No, the machines are not taking over.
When it comes to the future of software, it can be easy to picture a world where automation tools go off on their own and start performing all the tasks that humans once performed manually. You might think roles filled by people will start to go obsolete. With the recent news around ChatGPT, the conversation seems to be all about which jobs AI tools will replace. It can all start to sound like Skynet from the Terminator series.
The highest performing dev and test teams know, however, that this is not the reality in which we’re headed. First, no tool today is that autonomous. Second, these teams recognize there are far more powerful ways to leverage automation tools. Instead of replacing job functions, you can use automation to amplify your strength, move faster, and extend your expertise.
In this way, the AMP (Amplified Mobility Platform) Suit from the movie Avatar is a more apt metaphor. Automation is an opportunity, not a threat.
You Can’t Automate Everything
Let’s face it, there are too many ways users interact with your software to keep up with testing manually. You ultimately need automation to keep your UI at top quality.
Automation helps you achieve several benefits: scale, coverage, speed, and even accuracy. But of what? For all automation can do, some things can only be done or understood by a manual tester. For example:
- Product motivation – No amount of AI will be able to understand the business decisions behind why certain features were or were not included in your design. You can only truly test for user experience by knowing what experience you want to deliver in the first place.
- User-centric test creation – developers design for humans, so you need a real human who can think like your user to create tests.
- Bug prioritization – A bug is just a bug to a machine until you can further dictate what you consider a priority.
- Artistry – At the end of the day, developers are creators. Your application is not meant merely to function, it’s meant to engage, and so a real touch is essential.
So, when you are introducing automation, know that it is meant to complement these attributes, not compete with them.
AMP Suit vs Arnold: Who Wins?
Consider the AMP Suit from Avatar, described on the Avatar fandom wiki as a “multi-purpose machine that is able to duplicate all functions of the infantry soldier or civilian worker.” It is a tool, controlled and motivated by a driver, to jump higher, move faster, get stronger, and even to protect.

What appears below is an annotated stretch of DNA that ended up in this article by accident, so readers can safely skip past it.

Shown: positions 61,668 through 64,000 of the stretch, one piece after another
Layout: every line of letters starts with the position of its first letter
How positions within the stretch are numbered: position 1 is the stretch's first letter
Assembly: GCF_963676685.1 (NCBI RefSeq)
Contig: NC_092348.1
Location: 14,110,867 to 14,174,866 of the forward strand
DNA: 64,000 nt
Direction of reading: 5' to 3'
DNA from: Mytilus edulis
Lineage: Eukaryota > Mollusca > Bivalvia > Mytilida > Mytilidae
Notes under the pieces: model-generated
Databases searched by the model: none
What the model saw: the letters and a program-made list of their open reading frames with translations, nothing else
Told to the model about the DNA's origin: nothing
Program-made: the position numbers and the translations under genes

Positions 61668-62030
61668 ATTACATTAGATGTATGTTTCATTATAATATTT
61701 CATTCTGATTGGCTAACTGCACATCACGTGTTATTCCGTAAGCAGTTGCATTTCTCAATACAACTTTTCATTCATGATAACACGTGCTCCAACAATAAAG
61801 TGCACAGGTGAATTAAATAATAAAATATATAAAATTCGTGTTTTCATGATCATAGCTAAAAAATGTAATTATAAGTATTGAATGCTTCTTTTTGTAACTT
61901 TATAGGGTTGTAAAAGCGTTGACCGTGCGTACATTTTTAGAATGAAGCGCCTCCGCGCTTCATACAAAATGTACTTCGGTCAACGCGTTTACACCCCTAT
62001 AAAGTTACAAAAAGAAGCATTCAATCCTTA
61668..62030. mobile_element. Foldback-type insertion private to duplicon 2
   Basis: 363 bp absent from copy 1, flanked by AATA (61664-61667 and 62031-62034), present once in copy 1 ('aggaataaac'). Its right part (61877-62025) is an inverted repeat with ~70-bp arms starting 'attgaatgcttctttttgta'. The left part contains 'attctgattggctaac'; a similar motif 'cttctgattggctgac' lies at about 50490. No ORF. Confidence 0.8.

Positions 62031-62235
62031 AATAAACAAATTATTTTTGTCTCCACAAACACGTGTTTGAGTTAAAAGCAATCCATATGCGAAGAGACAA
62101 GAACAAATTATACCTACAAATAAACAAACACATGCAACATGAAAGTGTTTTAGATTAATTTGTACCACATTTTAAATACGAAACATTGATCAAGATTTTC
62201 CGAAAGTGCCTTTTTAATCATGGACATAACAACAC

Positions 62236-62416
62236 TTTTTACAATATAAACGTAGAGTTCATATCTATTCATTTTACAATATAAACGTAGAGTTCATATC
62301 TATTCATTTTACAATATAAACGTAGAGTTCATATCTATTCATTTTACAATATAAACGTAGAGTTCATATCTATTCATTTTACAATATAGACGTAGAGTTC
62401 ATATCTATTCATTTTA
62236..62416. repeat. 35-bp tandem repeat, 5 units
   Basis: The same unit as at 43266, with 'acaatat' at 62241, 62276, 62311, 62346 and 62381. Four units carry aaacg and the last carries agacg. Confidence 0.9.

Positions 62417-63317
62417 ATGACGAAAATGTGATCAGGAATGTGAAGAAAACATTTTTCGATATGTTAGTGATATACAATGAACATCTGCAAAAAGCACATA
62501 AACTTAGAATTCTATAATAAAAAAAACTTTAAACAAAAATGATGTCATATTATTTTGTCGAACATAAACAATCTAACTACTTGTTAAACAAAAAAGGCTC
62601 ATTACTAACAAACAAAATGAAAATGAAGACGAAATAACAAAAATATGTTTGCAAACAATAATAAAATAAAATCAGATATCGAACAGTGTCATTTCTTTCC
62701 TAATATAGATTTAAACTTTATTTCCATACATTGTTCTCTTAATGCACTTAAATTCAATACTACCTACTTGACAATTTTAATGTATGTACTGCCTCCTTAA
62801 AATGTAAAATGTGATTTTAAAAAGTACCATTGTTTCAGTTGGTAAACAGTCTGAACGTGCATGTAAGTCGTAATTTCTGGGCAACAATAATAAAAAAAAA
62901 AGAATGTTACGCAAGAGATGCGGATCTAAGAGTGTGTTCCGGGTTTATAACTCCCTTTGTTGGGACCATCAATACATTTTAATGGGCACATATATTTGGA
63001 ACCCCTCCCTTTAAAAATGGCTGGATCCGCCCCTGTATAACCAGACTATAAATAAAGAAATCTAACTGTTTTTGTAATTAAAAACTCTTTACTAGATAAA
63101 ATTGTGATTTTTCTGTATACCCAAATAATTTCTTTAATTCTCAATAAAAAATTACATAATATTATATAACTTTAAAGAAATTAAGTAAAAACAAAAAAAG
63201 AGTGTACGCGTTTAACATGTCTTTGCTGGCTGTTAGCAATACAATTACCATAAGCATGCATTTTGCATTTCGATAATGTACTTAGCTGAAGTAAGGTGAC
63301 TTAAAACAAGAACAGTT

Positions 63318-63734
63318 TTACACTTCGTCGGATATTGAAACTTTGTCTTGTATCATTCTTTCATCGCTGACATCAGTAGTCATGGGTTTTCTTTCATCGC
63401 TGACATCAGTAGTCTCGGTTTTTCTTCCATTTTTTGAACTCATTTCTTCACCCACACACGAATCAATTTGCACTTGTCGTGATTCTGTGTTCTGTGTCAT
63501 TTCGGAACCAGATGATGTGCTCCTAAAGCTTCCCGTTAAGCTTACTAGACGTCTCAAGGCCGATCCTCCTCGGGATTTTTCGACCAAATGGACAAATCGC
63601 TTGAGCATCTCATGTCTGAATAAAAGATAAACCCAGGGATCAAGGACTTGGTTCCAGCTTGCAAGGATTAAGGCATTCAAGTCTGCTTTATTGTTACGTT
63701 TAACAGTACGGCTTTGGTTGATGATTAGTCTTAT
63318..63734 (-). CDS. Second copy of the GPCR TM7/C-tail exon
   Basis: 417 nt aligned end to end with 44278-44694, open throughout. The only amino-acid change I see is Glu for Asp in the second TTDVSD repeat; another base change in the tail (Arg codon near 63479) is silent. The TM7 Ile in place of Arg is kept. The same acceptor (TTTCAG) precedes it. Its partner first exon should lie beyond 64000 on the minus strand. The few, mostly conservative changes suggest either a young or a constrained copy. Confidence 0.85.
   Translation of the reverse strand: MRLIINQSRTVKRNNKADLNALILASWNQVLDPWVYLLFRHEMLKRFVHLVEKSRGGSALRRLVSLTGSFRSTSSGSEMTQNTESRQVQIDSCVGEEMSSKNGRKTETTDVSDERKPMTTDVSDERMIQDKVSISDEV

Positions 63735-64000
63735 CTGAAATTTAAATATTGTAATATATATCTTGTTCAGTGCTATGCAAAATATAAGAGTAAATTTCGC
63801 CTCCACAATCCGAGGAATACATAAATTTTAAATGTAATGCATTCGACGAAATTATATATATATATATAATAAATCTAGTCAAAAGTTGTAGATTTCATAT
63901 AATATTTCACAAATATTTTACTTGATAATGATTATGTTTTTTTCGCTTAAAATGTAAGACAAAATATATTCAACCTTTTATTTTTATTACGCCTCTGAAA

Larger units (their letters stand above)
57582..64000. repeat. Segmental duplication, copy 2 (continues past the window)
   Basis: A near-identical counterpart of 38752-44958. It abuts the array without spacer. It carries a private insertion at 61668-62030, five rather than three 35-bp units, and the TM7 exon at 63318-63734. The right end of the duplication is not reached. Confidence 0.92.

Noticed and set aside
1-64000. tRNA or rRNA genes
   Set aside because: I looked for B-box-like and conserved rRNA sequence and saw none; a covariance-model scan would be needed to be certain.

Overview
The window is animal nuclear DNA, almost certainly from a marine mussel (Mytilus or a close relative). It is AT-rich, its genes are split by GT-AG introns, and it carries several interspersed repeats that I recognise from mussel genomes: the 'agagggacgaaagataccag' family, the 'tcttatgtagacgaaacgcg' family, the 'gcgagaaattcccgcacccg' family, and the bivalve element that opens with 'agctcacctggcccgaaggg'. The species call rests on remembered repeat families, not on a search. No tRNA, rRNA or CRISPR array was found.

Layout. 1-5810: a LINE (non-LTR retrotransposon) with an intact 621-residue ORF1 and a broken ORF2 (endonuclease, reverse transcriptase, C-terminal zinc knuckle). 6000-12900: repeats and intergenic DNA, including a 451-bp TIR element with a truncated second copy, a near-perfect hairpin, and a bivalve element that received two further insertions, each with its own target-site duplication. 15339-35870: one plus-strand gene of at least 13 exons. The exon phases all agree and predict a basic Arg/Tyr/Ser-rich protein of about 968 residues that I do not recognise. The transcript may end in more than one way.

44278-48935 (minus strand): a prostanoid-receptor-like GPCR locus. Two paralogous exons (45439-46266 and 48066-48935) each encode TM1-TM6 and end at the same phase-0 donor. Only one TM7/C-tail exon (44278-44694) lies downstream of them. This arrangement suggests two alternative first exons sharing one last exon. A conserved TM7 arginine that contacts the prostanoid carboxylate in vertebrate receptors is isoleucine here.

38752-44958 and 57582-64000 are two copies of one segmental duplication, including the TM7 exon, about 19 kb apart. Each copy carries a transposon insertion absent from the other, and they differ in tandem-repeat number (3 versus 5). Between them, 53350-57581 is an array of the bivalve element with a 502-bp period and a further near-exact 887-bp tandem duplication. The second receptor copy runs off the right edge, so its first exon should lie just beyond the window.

Counter that with the Terminator which is a sentient cyborg created by AI to overthrow humanity.
Both the AMP Suit and the Terminator offer a different kind of future; one in which people can do more with their tech, and one where that tech tries to take over. So where are we headed? Who wins this fight? If you ask online forums, fans almost universally agree the AMP Suit wins – no contest.
But what about AI? To avoid bias, I asked Google’s Bard what it thinks about who would win in a fight between an AMP Suit and a Terminator robot:
“In a straight-up fight, the AMP Suit would probably have the advantage. It is more agile and has a wider range of weapons. It’s a close call, but I think I would give the edge to the AMP Suit. It is simply more versatile and has a wider range of options.”
There you have it. Even AI would bet against itself in a fight against the AMP Suit!
The point is that automation is not meant to replace jobs performed by people – but to enhance them. Even in fictional settings, tech comes out the best when driven by a person.
Automate Your Artistry
When you think about the future of automation for your organization, think about putting on your AMP Suit. Software tests should be created, executed, and evaluated by people who understand the artistry behind their application and then use automation to enhance and expand upon it.
Otherwise, we end up with the Terminator with soulless robots vying for control. Though even then (spoiler alert), humans win in the end.